New school brings reason for pride

Published January 6, 2007

Most high school athletes wouldn't be too eager to come in during the holiday break to practice.

But members of the boys basketball team at Wiregrass Ranch High School were excited to check out their new digs.

"It's the best gym I've ever been in," said Sean Cooper, 15, a sophomore. "It's nice. Everything's new."

Sean and about 750 other students have been meeting in 40 portable classrooms behind Thomas E. Weightman Middle School since August while their permanent building was being built. Over the holiday break, construction workers and landscapers were still putting the finishing touches on the school before students' first day back Tuesday.

Wiregrass Ranch isn't the only new school to open Tuesday. Trinity Oaks Elementary will also have its own new space.

Getting the high school ready was a collective effort, Wiregrass principal Ray Bonti said. Parents and students came in last weekend to assemble desks and chairs, and teachers came back from winter break early to set up their classrooms.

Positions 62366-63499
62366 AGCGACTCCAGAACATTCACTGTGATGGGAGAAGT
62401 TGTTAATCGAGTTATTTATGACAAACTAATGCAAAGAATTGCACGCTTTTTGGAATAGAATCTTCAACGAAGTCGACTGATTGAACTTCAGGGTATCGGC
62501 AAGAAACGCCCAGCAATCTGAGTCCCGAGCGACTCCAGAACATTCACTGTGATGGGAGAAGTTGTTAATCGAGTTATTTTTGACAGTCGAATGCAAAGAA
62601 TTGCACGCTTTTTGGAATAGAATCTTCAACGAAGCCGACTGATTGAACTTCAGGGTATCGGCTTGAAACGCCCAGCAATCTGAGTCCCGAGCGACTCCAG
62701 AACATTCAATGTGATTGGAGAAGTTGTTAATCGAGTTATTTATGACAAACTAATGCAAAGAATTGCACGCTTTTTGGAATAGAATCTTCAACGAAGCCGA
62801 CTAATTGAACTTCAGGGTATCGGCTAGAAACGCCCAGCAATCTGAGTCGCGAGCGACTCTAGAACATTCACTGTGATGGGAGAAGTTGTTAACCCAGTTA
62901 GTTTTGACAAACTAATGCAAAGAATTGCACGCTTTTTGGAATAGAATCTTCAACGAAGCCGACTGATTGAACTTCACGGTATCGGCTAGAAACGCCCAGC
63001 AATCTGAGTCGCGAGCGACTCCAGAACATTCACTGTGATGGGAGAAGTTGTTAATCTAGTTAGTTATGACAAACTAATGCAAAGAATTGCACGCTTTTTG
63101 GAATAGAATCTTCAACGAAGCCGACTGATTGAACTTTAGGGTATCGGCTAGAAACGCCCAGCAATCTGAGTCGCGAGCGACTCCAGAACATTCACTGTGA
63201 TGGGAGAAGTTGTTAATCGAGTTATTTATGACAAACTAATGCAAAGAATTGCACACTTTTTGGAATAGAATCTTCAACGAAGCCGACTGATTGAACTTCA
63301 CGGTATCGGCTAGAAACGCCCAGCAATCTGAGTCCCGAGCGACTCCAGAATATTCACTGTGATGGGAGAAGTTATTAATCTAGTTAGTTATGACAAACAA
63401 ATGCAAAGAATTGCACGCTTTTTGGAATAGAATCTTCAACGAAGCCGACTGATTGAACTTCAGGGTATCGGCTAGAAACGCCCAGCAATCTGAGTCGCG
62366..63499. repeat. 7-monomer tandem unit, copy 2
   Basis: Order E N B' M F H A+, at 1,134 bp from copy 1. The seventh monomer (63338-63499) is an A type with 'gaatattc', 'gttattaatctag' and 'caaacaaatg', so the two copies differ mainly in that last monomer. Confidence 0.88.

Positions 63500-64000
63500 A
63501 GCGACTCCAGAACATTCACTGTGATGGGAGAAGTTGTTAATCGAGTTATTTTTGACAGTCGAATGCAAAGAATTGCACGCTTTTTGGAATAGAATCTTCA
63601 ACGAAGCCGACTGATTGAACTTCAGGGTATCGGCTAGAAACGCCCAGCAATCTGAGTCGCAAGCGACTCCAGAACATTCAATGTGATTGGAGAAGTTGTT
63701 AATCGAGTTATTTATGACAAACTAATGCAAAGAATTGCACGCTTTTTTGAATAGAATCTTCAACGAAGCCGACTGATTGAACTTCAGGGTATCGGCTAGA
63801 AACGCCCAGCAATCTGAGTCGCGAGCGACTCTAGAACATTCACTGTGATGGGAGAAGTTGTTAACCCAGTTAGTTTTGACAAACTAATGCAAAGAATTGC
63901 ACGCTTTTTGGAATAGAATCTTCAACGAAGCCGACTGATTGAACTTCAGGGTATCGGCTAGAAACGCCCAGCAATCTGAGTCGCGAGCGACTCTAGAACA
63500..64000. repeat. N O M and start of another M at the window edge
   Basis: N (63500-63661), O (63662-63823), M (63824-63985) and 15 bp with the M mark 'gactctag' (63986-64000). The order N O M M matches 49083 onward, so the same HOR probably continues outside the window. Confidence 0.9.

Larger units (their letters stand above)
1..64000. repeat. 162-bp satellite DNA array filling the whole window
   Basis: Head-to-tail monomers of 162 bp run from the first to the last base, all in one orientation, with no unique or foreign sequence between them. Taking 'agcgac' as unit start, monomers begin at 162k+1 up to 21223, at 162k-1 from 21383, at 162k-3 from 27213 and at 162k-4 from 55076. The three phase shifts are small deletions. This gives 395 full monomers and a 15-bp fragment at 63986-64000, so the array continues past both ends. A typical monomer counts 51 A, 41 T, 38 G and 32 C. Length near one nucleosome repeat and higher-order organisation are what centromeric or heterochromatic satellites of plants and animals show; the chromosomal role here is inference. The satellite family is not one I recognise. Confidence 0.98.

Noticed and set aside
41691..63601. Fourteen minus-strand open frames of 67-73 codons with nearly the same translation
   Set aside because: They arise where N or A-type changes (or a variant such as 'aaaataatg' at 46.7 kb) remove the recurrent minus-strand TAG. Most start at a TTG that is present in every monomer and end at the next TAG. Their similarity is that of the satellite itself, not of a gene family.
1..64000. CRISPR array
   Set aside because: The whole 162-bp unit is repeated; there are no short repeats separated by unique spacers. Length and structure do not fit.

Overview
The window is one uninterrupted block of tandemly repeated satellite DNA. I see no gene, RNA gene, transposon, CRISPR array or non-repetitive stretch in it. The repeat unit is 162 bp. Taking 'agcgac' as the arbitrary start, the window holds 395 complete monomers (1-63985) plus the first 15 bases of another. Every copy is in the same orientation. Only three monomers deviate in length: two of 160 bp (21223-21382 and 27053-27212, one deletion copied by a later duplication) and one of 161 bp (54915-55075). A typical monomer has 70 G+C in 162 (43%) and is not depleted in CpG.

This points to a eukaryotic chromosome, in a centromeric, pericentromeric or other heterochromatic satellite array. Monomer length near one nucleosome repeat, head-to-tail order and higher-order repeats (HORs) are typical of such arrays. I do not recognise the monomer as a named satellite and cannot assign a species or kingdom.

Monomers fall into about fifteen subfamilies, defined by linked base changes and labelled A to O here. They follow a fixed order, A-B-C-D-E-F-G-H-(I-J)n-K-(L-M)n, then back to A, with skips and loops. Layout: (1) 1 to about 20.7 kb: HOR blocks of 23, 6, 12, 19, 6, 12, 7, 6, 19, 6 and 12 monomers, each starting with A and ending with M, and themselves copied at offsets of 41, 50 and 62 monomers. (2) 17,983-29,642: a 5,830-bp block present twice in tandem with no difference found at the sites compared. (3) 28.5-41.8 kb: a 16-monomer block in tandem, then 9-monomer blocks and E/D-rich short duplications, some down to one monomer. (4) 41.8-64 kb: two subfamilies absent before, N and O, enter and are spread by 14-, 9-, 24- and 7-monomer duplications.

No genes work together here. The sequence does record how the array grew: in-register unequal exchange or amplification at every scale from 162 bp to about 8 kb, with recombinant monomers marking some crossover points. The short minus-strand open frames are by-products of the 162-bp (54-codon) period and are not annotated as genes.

"The students will be very impressed," he said. "It's so exciting to walk into something new."

State-of-the art technology, such as LCD projectors in classrooms, will be available when students come back, Bonti said. In the portables, teachers already had blogs, and students have been working on podcasts and paperless assignments.

"Now we're in a campus designed for those things," Bonti said.

The $33-million school is about 247,000 square feet, said John Petrashek, director of new construction for the district. It will feel roomy at first, because there are only freshmen and sophomores this year. It's built to house 1,864 students as the school adds grades and expands.

The school day will start earlier, too. It had been from 10:20 a.m. to 4:40 p.m.; now it will start at 7:40 a.m. and go until 2 p.m.

But the biggest difference will be that the students will have a school to call their own, said Jeremy Calzone, the head coach of the boys basketball team.

"Pride is our biggest problem," Calzone said of the team, which has a 1-10 record so far this year. "They haven't had anything to be proud of - no gym, no school. I'm excited to get these guys over here."

Damian Dixon, 14, surveyed the new buildings and a spotless courtyard, with oversized planters where students can sit and socialize.

"It looks straight to me," he said. "It looks expensive."

Gina Pace can be reached at 352 521-6518 or gpace@sptimes.com.